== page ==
Dreamers may feel unwanted in the U.S., but Mexico is welcoming them to come back “with open arms.” Some in Washington and elsewhere are cautiously exploring that possibility and wonder: “What would that look like?”

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Stripped of protections offered by a just-ended federal program for young, undocumented immigrants, about a dozen of them sat in the Mexican consulate in downtown Seattle waiting to hear what their country of birth could offer them.

A week before, U.S. Attorney General Jeff Sessions, acting at the behest of President Donald Trump, had cast the Deferred Action for Childhood Arrivals (DACA) program as an impediment to the rule of law. By authorizing immigrants brought here illegally as children to live and work in the U.S., the program had also “denied jobs to hundreds of thousands of Americans,” he said.

Now, Mexican Undersecretary for North America Carlos Sada was in Seattle with a very different message, one he had just delivered in Los Angeles as well. “We receive the DACA people with open arms,” he said in an interview shortly before meeting with young immigrants invited to the consulate Wednesday.

Mexican businesses are interested in hiring them, he elaborated. “They are talented, most of them have university degrees and most of them, they do speak English fluently.”

Just one day after Sessions’ speech, a chamber-of-commerce-like group in Mexico’s western state of Jalisco announced that 89 percent of its 1,500 affiliated companies were hiring and could use Dreamers.

Offer to return

The overtures offer a prospect to approximately 800,000 DACA recipients around the country that some are cautiously exploring: going back to Mexico.

“I want to consider it realistically,” said Faride Cuevas, in the consulate’s upstairs lobby. “What would that look like?”

The 24-year-old legislative assistant to King County Councilmember Jeanne Kohl-Welles, who studied business at the University of Washington, wondered whether she might work for an international company with ties to both Mexico and the U.S.

But she and others had questions, lots of them.

“I want to see what the concrete plan is,” said Paúl Quiñonez Figueroa, a legislative assistant to state Rep. Shelley Kloba and an organizer with the Washington Dream Coalition.

“We didn’t migrate by choice,” he said. A lack of economic opportunities had driven his parents to bring him and his brother to the U.S. when he was 7.

“What have they done to the change the country?” he asked. And how will they help reintegrate people like him?

Studying in Mexico last year, he had heard of onetime immigrants to the U.S. who had returned and were having a hard time adjusting.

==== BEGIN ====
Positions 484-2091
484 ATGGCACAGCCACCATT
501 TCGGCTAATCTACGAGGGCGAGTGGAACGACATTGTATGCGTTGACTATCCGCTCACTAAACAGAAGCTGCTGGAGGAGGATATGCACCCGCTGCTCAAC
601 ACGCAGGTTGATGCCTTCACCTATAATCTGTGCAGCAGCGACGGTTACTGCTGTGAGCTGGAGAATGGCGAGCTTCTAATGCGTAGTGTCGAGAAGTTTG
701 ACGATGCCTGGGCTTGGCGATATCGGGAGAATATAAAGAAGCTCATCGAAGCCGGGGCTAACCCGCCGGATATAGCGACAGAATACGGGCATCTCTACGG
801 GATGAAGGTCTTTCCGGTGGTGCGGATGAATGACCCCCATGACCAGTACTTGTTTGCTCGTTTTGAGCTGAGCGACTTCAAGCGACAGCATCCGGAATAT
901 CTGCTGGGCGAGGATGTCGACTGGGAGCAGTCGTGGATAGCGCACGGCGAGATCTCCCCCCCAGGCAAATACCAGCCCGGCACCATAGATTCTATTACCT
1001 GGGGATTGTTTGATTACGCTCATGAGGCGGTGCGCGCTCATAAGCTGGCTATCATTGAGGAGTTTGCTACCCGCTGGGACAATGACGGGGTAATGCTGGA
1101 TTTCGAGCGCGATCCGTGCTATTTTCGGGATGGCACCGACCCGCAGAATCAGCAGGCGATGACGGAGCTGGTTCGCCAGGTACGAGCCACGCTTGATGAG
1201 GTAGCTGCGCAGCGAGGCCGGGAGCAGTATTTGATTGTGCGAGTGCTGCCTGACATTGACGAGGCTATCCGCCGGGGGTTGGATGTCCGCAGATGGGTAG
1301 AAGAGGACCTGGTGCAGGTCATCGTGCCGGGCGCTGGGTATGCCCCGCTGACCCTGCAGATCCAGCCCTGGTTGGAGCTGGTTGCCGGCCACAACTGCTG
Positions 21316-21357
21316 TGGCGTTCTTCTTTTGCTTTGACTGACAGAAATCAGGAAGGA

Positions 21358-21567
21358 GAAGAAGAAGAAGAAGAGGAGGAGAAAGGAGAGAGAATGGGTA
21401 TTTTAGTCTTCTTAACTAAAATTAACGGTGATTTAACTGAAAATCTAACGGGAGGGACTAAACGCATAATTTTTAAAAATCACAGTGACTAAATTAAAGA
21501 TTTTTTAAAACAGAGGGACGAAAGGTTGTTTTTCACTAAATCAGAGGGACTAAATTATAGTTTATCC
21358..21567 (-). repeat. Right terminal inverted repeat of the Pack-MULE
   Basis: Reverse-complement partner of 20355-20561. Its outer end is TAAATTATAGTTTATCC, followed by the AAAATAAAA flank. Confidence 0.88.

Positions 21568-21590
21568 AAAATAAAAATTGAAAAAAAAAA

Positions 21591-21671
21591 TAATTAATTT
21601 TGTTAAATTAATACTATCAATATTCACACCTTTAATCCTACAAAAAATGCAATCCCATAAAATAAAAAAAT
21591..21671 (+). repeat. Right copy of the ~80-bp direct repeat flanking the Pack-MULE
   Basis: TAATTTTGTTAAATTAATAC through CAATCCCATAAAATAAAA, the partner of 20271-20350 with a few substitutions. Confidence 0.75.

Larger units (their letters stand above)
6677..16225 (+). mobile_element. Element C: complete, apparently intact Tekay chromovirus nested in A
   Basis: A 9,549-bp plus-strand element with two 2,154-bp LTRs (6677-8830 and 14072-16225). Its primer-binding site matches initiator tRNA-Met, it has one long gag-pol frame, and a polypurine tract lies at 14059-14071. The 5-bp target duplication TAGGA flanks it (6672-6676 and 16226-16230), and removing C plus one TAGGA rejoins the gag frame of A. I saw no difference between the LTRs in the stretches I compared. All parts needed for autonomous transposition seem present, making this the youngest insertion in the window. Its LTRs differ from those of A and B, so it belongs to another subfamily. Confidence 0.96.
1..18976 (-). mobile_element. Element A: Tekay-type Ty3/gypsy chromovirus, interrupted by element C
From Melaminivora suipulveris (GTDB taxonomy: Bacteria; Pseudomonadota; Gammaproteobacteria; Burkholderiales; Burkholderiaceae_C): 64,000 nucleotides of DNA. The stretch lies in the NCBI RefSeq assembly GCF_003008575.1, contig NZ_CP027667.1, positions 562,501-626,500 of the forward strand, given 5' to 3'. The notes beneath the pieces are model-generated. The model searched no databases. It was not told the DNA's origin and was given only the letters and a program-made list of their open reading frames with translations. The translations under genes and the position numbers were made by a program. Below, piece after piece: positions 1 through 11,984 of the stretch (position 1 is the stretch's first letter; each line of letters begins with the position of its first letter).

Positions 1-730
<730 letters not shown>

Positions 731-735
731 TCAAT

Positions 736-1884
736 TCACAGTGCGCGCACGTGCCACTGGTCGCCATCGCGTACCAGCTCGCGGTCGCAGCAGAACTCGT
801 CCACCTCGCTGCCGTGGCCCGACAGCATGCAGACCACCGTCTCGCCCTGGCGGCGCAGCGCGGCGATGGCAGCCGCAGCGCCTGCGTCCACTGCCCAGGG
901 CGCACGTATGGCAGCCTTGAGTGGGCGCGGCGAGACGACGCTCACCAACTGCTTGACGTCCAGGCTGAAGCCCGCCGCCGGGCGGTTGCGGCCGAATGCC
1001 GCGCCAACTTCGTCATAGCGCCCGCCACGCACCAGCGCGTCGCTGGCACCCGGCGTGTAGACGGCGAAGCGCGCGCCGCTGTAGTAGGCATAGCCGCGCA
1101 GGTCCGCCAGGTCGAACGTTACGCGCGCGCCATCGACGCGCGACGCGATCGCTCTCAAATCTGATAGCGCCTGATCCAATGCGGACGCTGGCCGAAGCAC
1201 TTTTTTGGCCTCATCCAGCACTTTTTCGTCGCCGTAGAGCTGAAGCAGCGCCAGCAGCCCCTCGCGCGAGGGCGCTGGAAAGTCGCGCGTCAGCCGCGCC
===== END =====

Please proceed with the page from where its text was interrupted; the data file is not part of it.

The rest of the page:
A news release issued this month by Otros Dreams en Acción, which advocates for returnees, made the point more bleakly. “As undocumented immigrants who have experienced deportation personally or within our families over the last 10 years, we know firsthand that Mexico is not prepared to receive a new wave of young people and their families.”

The release referred to violence and lack of educational opportunities, among other concerns — also detailed in a recent book, “Los Otros Dreamers,” and film project.

When he arrived in the consulate’s lobby, Sada, accompanied by Consul Roberto Dondisch, offered reassurance. In Spanish, he said Mexico, despite abundant criticism, was a rich country. It had transformed.

And it is taking steps to help Dreamers return, Sada said. Their American degrees will be validated automatically. The government is compiling a list of jobs for which they might apply.

A dad of two Dreamers, there along with the younger immigrants, questioned how welcoming most Mexicans would really be. He had gone back for a time and found he was discriminated against by his own people, he told Sada.

Yes, Sada admitted, he has heard of resentment against returnees. “They were the ones who left Mexico,” he said people complain.

Miguel Duncan-Galvez Bravo, who came to the U.S. when he was 2, made a point by speaking up in English — the language, he said, in which he feels most comfortable expressing his thoughts.

Returning to Mexico, he said, “I would be struggling.”

Why doesn’t Mexico create jobs within its own government for DACA recipients? he asked.

Sada, answering in Spanish, sidestepped the question of government jobs, but said the government intended to set up language classes for Dreamers.

“I know they’re trying to help,” Duncan-Galvez Bravo said after the meeting.

Yet the 29-year-old remained skeptical that Mexico was a viable option. He said he has seen job openings aimed at returnees and they were all in the retail and tourist industries, which would make no use of his education and experience.

He has a master’s degree in diplomacy and military studies from California State University, Northridge. Since graduating, he has worked at nonprofits, most recently as a fundraiser and development manager for Entre Hermanos, an organization supporting LGBTQ Latinos.

Adding to the complication is his husband, an American citizen from Arkansas who speaks no Spanish. “What assistance is there for him?” Duncan-Galvez Bravo asked.

High bar

Others were similarly wary, saying they were hoping for far more specific information from Sada. Cuevas slipped off to work, mid-meeting.

“Not at all,” she said, when asked if she heard what she was looking for.

To be fair, Sada had a high bar to meet. As he told the DACA recipients in the meeting, he knows the vast majority want to remain in the U.S. That’s why he said the Mexican government is lobbying for a congressional fix for Dreamers.

Trump’s talks with Democrats on the subject over the past week make that seem increasingly possible.

What he wanted, Sada said, was for Dreamers to be able to come back to Mexico on their own terms.